Tips

Feature Pitches

Due Tuesday, April 18 will be your pitches for the final story, the enterprise feature. You can submit to my Towson email address like you did last time. In short, this final story is a short feature on a newsworthy subject. For your pitch, I want to know four things. What is the focus of the story? Who would your primary sources be? Why is it newsworthy? And why now? Meaning, what is the news peg. You might do a profile on someone coming to speak at Towson University. The news peg then would be their appearance at TU, or perhaps they have a new book/show they are promoting. Keep your pitch realistic. Pick a subject you have access to, and can report on within the time frame. Keep the pitch specific. Don’t say: ‘I want to write a feature on domestic or sexual violence.’ Rather, you might say: I plan to write a story on [name] who was a victim of sexual assault, and now speaks about the topic on college campuses. She’s promoting a new program that will launch this spring, and I’ll arrange an interview with her on campus. I plan to talk with her about the new program and why she’s gone public. I’ll also contact the Towson University Counseling Center to see what resources there are at TU for victims, and use national statistics from RAINN and the National Sexual Violence Resource Center. Pick a topic you’re interested in and excited to write about. Something you may not know much about, but want to find out more.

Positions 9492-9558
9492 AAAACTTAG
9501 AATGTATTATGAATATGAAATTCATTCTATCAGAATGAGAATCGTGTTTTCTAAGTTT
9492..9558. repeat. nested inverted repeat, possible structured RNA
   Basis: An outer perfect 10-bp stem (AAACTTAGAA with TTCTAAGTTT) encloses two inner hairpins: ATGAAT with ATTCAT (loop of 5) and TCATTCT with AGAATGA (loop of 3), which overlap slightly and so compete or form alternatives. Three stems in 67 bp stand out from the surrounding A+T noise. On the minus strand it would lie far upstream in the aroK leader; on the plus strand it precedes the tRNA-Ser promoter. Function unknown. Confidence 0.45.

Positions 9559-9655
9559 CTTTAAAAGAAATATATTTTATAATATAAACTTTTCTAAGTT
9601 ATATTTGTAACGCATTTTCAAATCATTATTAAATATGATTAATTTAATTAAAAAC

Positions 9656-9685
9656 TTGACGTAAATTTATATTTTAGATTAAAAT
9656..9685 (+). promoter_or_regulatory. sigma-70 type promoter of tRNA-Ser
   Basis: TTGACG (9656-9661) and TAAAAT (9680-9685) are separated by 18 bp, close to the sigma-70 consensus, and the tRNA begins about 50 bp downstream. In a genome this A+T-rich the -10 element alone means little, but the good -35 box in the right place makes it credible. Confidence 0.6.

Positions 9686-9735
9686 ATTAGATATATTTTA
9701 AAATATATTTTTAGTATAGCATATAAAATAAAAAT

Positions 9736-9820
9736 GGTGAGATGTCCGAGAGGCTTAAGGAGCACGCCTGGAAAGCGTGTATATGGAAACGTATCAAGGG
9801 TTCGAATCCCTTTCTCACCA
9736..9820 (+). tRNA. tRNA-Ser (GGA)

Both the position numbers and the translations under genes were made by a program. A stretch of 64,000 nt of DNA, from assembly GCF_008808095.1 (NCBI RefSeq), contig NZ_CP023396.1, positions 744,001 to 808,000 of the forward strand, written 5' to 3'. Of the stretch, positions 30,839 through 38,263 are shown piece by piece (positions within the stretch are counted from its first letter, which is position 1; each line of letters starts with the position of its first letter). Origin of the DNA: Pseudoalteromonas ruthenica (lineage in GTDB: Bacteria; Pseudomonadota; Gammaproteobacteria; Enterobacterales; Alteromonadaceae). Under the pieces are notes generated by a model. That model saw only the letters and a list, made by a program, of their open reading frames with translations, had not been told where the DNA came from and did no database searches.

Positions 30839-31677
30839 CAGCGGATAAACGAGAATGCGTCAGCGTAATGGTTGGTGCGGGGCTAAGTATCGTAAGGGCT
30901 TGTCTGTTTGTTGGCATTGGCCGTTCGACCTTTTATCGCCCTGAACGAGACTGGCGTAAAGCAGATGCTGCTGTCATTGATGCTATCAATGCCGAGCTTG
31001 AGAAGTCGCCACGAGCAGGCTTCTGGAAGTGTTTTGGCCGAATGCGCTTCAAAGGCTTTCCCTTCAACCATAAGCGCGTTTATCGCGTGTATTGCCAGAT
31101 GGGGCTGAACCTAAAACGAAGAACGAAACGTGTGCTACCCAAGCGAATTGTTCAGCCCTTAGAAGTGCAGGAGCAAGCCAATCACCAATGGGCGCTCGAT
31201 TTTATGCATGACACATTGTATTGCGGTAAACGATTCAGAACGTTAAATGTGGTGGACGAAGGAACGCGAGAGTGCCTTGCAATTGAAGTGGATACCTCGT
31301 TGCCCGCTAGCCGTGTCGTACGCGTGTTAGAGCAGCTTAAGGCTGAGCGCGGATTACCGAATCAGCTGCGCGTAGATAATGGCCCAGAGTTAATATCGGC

Here is the information from the syllabus.

Story 4- ENTERPRISE STORY: News Feature/Profile: This should be based on at least three interviews (in-person) and focus on the material developed from your questioning of the subjects. Ideally, you interview your subject in a relevant location to the story’s focus. For example, for a feature on varsity team’s coach, you’d want to interview him or her in their office, on the practice field, and maybe observe them on game day. You do this to get good details and quotes that will illustrate your subject. Stories can focus on societal trends (e.g., body piercing, health habits, Social Media), community issues (public safety, construction) and events (a milestone anniversary for a program) or any subject deemed newsworthy. Follow-up or localized stories to hard news stories are also fine. You may decide to do a profile. For example, you could write a story on an artist, a Towson athlete, a faculty member or anybody with a unique and interesting story to tell. Keep in mind that you could (and should, in some cases) interview the subject’s friends, co-workers, peers, critics, family, etc. You may not interview your own friends or relatives unless you receive my prior approval. The story should be between 650-1000 words.

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